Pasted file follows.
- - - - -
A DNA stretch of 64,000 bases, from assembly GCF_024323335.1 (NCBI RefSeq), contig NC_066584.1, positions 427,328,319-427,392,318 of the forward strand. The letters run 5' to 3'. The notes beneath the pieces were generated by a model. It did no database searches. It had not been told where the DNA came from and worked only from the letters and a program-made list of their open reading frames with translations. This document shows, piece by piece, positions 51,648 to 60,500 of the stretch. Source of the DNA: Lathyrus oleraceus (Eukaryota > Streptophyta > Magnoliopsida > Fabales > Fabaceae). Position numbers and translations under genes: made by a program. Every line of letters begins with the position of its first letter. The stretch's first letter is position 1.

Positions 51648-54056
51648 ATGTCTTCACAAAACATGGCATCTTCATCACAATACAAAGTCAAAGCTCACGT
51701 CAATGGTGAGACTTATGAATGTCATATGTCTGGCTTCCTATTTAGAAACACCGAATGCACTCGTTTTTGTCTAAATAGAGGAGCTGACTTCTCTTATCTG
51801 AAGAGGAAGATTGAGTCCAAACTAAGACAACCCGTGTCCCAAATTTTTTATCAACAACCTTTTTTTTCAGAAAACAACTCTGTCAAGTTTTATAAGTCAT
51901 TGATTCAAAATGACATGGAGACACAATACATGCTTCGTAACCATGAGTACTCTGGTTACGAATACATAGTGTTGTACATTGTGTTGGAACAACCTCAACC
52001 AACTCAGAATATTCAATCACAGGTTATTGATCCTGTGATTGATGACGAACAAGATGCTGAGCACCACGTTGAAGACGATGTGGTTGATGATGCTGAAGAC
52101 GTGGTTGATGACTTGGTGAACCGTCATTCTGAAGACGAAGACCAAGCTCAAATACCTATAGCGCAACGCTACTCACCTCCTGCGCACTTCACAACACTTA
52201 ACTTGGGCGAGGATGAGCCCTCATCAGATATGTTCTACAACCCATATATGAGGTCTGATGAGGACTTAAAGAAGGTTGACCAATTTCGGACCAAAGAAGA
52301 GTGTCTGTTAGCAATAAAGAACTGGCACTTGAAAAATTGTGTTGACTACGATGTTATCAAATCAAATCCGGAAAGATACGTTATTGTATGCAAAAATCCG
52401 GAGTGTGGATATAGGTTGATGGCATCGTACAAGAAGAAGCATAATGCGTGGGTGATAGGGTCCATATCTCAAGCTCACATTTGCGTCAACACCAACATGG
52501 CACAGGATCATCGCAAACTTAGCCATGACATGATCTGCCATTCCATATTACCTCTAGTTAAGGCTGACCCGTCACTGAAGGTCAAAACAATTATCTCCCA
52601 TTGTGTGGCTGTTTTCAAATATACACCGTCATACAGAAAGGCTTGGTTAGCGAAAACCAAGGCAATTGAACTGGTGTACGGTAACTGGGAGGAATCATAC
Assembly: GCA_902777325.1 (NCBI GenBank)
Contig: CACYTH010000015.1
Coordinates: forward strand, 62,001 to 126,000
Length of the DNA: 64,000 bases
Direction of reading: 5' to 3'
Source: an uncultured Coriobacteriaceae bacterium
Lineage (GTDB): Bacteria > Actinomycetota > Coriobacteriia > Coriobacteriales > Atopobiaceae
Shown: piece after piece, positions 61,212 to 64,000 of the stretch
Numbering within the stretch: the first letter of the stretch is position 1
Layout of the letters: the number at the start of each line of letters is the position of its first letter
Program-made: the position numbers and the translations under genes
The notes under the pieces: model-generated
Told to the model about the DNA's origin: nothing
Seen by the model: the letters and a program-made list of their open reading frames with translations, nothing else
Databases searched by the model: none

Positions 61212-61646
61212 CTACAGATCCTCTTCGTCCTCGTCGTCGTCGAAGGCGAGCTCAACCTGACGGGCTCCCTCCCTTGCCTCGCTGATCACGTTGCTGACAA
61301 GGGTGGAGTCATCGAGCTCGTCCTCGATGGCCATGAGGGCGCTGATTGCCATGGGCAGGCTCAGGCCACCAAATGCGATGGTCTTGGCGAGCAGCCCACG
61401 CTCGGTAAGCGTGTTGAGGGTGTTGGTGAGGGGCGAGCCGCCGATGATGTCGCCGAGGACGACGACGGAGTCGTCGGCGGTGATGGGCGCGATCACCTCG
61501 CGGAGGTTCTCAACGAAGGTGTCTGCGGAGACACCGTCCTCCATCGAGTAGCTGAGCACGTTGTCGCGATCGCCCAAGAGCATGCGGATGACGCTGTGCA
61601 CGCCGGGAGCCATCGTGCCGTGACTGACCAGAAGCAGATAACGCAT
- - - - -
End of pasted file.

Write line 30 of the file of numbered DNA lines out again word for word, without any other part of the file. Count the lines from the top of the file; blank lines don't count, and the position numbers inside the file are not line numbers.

61212 CTACAGATCCTCTTCGTCCTCGTCGTCGTCGAAGGCGAGCTCAACCTGACGGGCTCCCTCCCTTGCCTCGCTGATCACGTTGCTGACAA